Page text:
In my opinion, this is wrong. I could not imagine a clearer case of fixing the intelligence to fit the policy. If the CIA and FBI had been allowed to get on with the job and then the cabinet had decided not to retaliate with missiles or in any other manner, then that would be one thing (and in any case there were plenty of reasons not to fire expensive missiles at low-value targets staffed only by a couple of bozos). But framing the question in such a way that the FBI and CIA can’t answer any way but the way you want, then having the finger pointed at the intelligence community after no action is taken, that’s wrong. And that’s why I’m interested in the way responsibility for the Cole bombing was handled.

2 Comments »

  1. Dear Sir,

    There are numerous unresolved questions surrounding the attack on the Cole and the subsequent failed investigation, and no military response from either Clinton and or Bush. I know that we the parents were lied too many times. But we just recieved word from one our senators that Judiciary meetings will be held next year to answer some of my questions. We have been told that the committees have all been briefed by the CIA, FBI, and other agencies about President Saleh of Yemen, why nothing was done by no-one, why the planners were allowed to go free, why top members in Salehs government have told me and sent me documents that Saleh knew that the Cole was to be attacked, and did nothing. I hope these Yemenis will and other FBi agents will have the chance to appear in a congressional hearing.

    Thank-you for your continued work on the Cole.
    I will send your new info to my senators and the committee.

    Gary G. Swenchonis, Sr

    Comment by Gary Swenchonis — October 1, 2008 @ 12:28 pm | Reply

  2. Thanks, if Saleh knew the Cole was going to be attacked and did nothing then that would be huge news. However, I am slightly sceptical. He must have known that militants operate in Yemen and quite clearly did not take all the steps he could to restrict this, although there were occasional clashes with the security forces. AFAIKm al-Qaeda’s plan was to hit any US ship in Aden harbour and the decision to attack the Cole was only taken shortly beforehand when it showed up. Even if Saleh had known there was militant activity in Yemen by anti-US radicals, how would he know that the Cole was the specific target? I guess there are three answers:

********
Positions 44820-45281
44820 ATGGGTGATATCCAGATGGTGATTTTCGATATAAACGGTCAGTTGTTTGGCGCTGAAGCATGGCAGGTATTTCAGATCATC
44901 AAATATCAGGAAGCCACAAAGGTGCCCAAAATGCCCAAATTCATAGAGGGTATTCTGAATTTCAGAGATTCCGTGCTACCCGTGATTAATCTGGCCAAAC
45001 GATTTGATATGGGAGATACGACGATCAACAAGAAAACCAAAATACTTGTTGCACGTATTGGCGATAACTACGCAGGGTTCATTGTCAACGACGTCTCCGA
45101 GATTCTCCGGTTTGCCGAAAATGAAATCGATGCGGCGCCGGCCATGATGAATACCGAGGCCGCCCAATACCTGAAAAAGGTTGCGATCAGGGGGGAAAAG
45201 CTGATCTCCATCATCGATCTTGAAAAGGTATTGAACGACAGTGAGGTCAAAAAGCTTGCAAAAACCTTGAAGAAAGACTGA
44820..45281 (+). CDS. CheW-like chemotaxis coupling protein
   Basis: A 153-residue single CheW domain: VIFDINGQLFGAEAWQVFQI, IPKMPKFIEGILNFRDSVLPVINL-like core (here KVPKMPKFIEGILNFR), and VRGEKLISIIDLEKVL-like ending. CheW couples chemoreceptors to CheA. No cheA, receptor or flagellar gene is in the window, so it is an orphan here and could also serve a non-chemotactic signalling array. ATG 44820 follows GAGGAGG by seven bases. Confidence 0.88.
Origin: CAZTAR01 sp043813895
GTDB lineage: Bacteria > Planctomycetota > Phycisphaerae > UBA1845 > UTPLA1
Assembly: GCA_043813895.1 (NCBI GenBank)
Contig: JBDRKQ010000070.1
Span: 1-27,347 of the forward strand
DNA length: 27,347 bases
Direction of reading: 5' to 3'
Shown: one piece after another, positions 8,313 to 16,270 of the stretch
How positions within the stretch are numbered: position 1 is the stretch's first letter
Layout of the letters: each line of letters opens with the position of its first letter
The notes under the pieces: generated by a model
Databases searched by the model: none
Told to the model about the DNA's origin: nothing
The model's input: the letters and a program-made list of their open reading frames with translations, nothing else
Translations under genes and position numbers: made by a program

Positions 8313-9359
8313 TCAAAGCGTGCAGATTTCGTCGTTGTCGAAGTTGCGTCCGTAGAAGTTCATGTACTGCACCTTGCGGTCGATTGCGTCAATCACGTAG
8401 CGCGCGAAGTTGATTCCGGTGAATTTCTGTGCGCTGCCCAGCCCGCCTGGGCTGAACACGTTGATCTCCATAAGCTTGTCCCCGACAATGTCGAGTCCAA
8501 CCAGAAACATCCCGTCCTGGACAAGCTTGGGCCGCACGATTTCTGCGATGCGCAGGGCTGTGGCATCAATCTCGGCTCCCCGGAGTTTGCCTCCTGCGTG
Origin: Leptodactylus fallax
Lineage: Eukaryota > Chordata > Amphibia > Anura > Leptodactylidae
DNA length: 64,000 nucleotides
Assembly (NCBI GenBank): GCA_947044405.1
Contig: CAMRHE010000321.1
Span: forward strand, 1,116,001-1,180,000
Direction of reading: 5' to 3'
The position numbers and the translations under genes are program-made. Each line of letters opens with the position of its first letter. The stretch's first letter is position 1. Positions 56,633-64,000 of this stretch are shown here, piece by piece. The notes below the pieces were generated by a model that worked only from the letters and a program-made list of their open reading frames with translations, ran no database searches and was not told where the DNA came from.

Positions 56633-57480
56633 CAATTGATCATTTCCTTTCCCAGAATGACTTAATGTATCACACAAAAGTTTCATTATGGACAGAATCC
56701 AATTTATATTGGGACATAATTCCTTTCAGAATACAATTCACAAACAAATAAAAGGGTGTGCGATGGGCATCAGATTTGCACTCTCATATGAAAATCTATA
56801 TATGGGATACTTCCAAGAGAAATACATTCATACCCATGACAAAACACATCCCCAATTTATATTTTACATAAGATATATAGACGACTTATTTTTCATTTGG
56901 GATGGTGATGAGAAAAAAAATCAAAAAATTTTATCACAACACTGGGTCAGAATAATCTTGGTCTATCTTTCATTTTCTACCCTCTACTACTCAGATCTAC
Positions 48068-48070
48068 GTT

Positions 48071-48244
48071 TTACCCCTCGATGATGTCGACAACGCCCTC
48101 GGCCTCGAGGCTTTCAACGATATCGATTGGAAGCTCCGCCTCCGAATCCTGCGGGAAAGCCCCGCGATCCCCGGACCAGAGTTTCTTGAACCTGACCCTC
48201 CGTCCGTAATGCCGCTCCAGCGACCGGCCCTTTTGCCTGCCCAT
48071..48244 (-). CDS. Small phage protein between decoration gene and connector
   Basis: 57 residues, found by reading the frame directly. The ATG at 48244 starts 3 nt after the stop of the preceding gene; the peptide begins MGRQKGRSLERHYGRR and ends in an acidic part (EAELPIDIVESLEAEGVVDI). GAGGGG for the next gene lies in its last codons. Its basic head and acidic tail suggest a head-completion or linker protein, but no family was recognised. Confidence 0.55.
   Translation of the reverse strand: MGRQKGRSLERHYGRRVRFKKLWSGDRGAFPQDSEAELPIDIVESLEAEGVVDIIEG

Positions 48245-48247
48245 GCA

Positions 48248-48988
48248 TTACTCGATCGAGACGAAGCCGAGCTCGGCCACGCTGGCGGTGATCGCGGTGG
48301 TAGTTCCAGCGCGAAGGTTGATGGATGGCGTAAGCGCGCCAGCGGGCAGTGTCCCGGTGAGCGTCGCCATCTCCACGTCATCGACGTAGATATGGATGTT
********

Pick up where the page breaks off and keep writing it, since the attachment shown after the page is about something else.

(1) The bombers asked for and received his approval before the attack.
    (2) He had an informer (or informers) within the group. He received information about the attack from the informer and declined to act on it (for example by passing on a warning to the US).
    (3) He learned there would be an attack through electronic surveillance (for example, of the bombers’ phones).

    My understanding is the US was monitoring some phones linked to the bombers and this seems to have been done in co-operation with the Yemenis. The Yemenis could certainly have learned something from this, so (3) is certainly plausible.

    If he had wanted US ships to stop refuelling in Yemen (for example, because they were annoying extremists, who were a semi-detached part of his “base”), he could have just said no to the US, don’t come here any more, perhaps citing threat reporting from internal security services as an excuse.

    So if he did have and withhold information about the bombing (which is plausible), why did he do it?

    Comment by kevinfenton — October 9, 2008 @ 4:03 pm | Reply